Jenny Barnett is a wildlife biologist for the Sheldon National Wildlife Refuge. She has her Masters of Science from Oregon State University and a B.S. in Zoology from the University of Wyoming. Over the past ten years she has worked as a wildlife biologist for two national wildlife refuges and for the Bureau of Land Management. Except for two years working with waterfowl and sandhill cranes at Modoc Natonal Wildlife Refuge, most of her experience has been with sagebrush ecosystems where she has worked with grazing issues, sage grouse, and songbirds. Her publications include information about the diet and nutrition of pre-laying female sage grouse. Currently, she spends most of her time working on management plans for sage grouse and monitoring affects of feral horse use on refuge habitats.

Chris Carey holds a B.S. in wildlife science (Oregon State) and has worked for the Oregon Department of Fish and Wildlife in central and southeastern Oregon since 1974. His fields of interest include raptors, swans, woodpeckers, threatened and endangered species, land use management and data base management. A lifelong birder, he served as president of Central Oregon Audubon Society from 1998-2002.

Dave Helzer has served as a staff person with Audubon Society of Portland's Education Program since 1999. His primary responsibilities include leading birding tours and field classes as well as coordinating and managing a wide range of nature education programs. Prior to his education work, Dave worked as a bird biologist for Point Reyes Bird Observatory, Hawkwatch International, Oregon State University's Department of Fisheries and Wildlife, the US Forest Service Forestry Sciences Lab and the US Fish and Wildlife Service. He holds a Bachelor of Science Degree in Ornithology from The Evergreen State College in Olympia, Washington.

Janet Hodder is an Associate Professor at the University of Oregon's Institute of Marine Biology (OIMB) in Charleston, Oregon. She has conducted research on a variety of seabirds and recently wrote many of the seabird species accounts for the Birds of Oregon. She teaches courses in the Biology of Marine Birds and Mammals, Vertebrate Form and Function, and Marine Environmental Issues to undergraduates attending OIMB.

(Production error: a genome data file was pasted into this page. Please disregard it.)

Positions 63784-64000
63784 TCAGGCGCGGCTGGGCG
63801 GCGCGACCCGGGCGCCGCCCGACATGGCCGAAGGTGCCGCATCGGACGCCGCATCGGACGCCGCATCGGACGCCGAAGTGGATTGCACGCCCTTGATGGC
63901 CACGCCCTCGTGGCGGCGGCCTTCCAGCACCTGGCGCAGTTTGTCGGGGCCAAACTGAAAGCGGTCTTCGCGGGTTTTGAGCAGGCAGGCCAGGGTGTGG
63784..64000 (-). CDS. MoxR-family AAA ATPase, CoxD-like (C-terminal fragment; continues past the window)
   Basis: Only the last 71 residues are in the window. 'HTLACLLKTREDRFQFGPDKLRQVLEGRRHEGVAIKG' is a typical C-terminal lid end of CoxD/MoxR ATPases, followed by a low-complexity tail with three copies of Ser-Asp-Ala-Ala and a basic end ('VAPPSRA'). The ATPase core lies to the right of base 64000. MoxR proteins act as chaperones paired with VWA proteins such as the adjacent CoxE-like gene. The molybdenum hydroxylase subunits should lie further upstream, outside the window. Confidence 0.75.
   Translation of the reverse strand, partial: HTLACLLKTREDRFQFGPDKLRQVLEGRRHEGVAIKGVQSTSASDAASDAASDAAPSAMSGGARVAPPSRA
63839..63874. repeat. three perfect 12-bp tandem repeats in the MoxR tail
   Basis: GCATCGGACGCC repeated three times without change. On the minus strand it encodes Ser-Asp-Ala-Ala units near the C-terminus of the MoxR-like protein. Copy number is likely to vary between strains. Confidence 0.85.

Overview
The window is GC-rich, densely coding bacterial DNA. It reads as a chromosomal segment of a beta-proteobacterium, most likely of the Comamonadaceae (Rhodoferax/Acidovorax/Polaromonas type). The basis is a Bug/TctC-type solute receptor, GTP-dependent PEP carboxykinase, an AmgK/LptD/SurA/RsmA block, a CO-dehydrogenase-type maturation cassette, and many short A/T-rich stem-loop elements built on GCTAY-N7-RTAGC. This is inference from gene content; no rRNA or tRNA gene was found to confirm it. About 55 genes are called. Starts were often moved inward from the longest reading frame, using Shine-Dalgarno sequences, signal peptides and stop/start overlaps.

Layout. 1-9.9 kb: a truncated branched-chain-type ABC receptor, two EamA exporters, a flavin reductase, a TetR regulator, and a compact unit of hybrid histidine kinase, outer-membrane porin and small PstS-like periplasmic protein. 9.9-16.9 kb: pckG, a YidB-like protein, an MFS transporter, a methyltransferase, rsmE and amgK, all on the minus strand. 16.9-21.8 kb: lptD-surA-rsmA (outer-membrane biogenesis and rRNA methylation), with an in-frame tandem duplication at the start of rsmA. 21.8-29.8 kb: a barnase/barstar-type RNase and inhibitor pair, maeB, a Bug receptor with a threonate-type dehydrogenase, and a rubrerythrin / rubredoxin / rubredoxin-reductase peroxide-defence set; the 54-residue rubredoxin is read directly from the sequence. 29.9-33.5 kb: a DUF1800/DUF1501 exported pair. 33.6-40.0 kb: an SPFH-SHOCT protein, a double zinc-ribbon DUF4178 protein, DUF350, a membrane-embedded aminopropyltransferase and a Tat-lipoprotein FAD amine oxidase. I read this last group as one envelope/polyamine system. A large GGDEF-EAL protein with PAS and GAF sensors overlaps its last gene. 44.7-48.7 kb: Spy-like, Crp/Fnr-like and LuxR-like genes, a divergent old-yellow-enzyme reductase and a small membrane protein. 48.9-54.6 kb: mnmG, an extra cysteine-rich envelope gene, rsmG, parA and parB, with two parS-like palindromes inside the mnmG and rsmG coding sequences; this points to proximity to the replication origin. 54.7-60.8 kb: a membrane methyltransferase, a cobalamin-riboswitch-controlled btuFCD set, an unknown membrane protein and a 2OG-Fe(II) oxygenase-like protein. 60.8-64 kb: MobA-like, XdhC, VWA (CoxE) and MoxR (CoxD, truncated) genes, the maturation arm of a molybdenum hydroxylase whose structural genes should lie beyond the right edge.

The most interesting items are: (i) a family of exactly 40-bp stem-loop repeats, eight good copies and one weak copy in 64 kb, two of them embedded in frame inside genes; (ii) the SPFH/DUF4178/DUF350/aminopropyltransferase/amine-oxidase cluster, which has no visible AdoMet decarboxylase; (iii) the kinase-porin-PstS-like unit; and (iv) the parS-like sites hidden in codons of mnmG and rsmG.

Mike Houck, Urban Naturalist for the Audubon Society of Portland, has a B.S. in Zoology from Iowa State University and a M.S.T. in Biology from Portland State University. After serving on the Society's board of directors for a number of years, in 1982 Mr. Houck assumed the position of Urban Naturalist. His focus has been urban natural resource protection, restoration, management, and interpretation. In 1989, working with a $116,000 grant from Meyer Memorial Trust, Mr. Houck launched an effort to establish a Wildlife Refuge System throughout the Portland-Vancouver metropolitan region. The result is the Regional Parks and Greenspaces Program at Metro, the regional government for the Portland metropolitan area. Mr. Houck serves on Metro's MTAC (Metro Technical Advisory Committee), WRPAC (Water Resources Policy Advisory Committee), Goal 5 Technical Advisory Committee, Greenspaces Technical Advisory Committee and the City of Portland's Park Board. He also served on the Governor's Willamette Basin Task Force and Willamette Livability Forum. He is chair of the Coalition for a Livable Future's Natural Resources Working Group and co-edited Wild in the City, A Guide to Portland's Natural Areas.

Gary Ivey is a Wetlands and Wildlife Consultant and has over 20 years of experience working for the US Fish and Wildlife Service in the National Wildlife Refuge System; working primarily on wetland, waterfowl and waterbird management and planning in eastern Oregon and in California's Central Valley. Gary served 15 years as Wildlife Biologist at Malheur National Wildlife Refuge. As a private consultant, he has surveyed breeding pairs of sandhill cranes throughout the state, wrote wetland implementation plans for the Klamath Basin and the Oregon Closed Basin for the Oregon Joint Venture, reviewed and contributed to the Intermountain West Shorebird Plan, and is currently writing a Waterbird Plan for the Intermountain West Region.